Monday, September 7, 2009

Publix - The Palm Beach Story

At the beginning of the 70’s, Publix had nearly 60 stores in its burgeoning Southeast Coast (Miami and surrounding counties) division, but none in oh-so exclusive Palm Beach, where retailers were only allowed to locate “by invitation”. When that invitation finally came in 1971, Publix rose to the occasion with a superb Spanish Rococo design, shown here in a photo taken shortly after opening, in lieu of their standard architecture. The store’s landscaping, according to Pat Watters’ book “Fifty Years of Pleasure”, was provided by “ladies of a local garden club”. An impressive early example of a style Publix would employ much more in the future, this store still stands at 265 Sunset Avenue in Palm Beach.

The grand opening was appropriate for the area’s storied clientele – engraved invitations were sent out to local residents, and as Watters noted, “Rolls Royces abounded in the parking lot when the Publix door was opened with stately ceremony”. Another story in the Watters book from that day involved a woman and her maid inspecting a “pre-wrapped” filet mignon. After deciding the filet met their standards, they proceeded to order 120 of them (which Publix dutifully delivered) for “a few people” they were having over that evening. All in all, it must have fit the definition of a “gala” grand opening better than most.

Hope they remembered to stock up on Grey Poupon!


  1. It's hard to imagine a store more suitable for tony Palm Beach than this store. The simple Publix script font even fits the era well, though it seems somewhat plain other than the companies signature green color.

    I imagine the interior was similar to the first Publix interior posted in this series and received alterations over the decades since opening.

  2. There is an almost identical store to this on Clearwater Beach. Has modern signage now, but only as of recent.

  3. Few places I have been to have left the impression on me as Palm Beach. Publix seems like a natural fit for this area. I'm surprised it took ethem so long to get "invited".

  4. I worked at a Publix in Broward County of a similar design, complete with Cornucopia tile mural on the wall outside and Spanish-style arches. It was located in Inverrary, which was a country club-style community. The Publix was located by Rock Island Road and Oakland Park Blvd., but was torn down a few years ago. It must've been built around this same time. By the mid-1980s it had already gone downhill, as did the neighborhood around it.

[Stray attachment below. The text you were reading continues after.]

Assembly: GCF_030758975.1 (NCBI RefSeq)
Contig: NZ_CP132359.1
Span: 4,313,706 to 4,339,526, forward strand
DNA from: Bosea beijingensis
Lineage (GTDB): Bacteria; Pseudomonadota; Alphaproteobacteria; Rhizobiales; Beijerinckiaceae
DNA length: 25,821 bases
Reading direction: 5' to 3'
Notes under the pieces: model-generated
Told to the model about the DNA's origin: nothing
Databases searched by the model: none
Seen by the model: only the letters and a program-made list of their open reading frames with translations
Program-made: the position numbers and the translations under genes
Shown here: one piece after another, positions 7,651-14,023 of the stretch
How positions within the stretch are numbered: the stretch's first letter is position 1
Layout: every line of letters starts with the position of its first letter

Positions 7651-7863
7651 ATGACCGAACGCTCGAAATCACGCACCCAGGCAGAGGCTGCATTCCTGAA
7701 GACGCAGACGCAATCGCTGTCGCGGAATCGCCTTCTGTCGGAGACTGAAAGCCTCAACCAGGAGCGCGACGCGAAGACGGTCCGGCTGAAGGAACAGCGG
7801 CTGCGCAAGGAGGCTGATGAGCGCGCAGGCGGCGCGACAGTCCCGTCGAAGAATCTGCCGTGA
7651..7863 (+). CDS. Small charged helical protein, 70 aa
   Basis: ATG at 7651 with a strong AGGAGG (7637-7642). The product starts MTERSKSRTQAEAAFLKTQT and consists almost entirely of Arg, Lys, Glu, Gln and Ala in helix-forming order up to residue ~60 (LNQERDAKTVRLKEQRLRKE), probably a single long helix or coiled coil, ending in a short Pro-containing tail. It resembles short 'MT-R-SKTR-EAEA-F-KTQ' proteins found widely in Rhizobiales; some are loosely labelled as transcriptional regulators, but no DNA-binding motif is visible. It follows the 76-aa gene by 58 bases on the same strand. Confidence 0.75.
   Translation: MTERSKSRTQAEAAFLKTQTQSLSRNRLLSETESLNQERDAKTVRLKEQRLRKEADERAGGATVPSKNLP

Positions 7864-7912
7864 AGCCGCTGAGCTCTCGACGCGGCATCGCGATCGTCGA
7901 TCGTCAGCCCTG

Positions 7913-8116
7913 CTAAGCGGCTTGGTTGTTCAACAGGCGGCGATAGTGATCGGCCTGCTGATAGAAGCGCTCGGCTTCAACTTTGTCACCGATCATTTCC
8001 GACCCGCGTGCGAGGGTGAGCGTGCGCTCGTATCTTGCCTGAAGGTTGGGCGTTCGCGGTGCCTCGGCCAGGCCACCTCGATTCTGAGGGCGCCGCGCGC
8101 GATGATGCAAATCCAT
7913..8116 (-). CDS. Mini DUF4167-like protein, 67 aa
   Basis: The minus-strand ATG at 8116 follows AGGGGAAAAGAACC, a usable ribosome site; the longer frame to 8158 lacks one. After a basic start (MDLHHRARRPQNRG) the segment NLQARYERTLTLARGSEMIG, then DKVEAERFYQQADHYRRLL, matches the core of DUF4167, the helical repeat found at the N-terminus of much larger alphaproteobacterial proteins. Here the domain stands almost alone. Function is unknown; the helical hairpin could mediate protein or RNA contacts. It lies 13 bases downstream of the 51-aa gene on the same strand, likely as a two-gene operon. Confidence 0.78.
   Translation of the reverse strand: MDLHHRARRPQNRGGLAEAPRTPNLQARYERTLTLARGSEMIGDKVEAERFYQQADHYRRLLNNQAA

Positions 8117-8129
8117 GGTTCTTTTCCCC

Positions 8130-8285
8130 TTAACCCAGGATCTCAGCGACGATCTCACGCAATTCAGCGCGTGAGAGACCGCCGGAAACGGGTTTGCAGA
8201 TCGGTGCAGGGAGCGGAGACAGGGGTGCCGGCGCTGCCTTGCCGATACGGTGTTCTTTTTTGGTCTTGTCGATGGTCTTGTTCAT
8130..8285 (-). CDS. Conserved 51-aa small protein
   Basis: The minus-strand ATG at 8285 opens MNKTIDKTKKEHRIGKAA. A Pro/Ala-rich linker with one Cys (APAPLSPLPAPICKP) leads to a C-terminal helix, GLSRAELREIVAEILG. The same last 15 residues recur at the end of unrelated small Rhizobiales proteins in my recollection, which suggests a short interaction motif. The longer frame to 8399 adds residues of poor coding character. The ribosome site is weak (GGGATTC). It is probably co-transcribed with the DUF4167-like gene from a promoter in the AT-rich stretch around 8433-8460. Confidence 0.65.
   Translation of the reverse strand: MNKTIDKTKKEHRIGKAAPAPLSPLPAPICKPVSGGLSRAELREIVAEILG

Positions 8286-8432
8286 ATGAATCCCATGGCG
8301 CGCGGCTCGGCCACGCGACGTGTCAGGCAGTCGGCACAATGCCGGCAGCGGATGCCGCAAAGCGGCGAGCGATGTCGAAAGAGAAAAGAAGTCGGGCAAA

5. Nice store. I like the understated signage, with the beautiful blue. They make it look fun to spend money!

  6. Nothing much too add, except love this blog! A chronicle vintage retail experience is truly a worth cause.

  7. Hope they remembered to stock up on Grey Poupon!

    LOL! In their Rolls Royces I presume because Bentlys are for losers who can't afford them?

    I love the look and style of the store. Any idea whether the Palm Beach one is still standing?

  8. I miss this Publix now that I no longer live on PB or sadly in Publix territory. I always preferred the more subtle font here than the standard more jubilant Publix logo. This store was a bit smaller than the other one is in WPB that I also would shop at.

  9. Ken - I agree - the phrase "understated elegance" can be overused, I guess, but it is very appropriate in this case. The interior was likely similar to the first interior shot posted, but I haven't seen any details. If they upgraded the interior accordingly, that would have been one phenomenal store!

    Jack - I really like the signage, and per the most recent Windows Live Local view (now called "Bing Maps" - I can't get used to calling it that!), it looks like the original lettering is still in place!

    Danny - We have family in West Palm Beach, and I've been there several times over the years, but I've only been to Palm Beach once. It's a world all in itself. I could definitely get used to it, but it's a bit out of my price range!

    Dexter - I can see why they would have wanted to buid other stores in this style, it's certainly very appealing. Thanks for the info on the Inverrary store.

    Otto - That's for sure!

    Gilligan - Thanks very much, amd I'm just beginning to take a look around your site - ultra cool!

    Didi - Of course, Bentley drivers are my kind of losers!

    Jeff - I prefer the more subtle font as well. As mentioned above, the latest photo I've seen shows it's still in place. Kudos to Publix for resisting the temptation to put something flashier in its place.

  10. "Publix seeks to raze, rebuild bigger Palm Beach store":


  11. Anonymous - Thanks for the tip on this store's planned replacement - I agree that's a shame. I guess it's a fortunate thing that this store was allowed to exist in its original form for so long, though.

  12. This store was demolished and a new even more fabulous Mediterranean Revival/Mizner style store was constructed in its place. The new store opened in December, 2011. The architectural detail on the visible facades is quite authentic and the signage is understated (e.g. the wall signs are not illuminated, but rather inscribed in the facade). Here's a link to an article about the new store: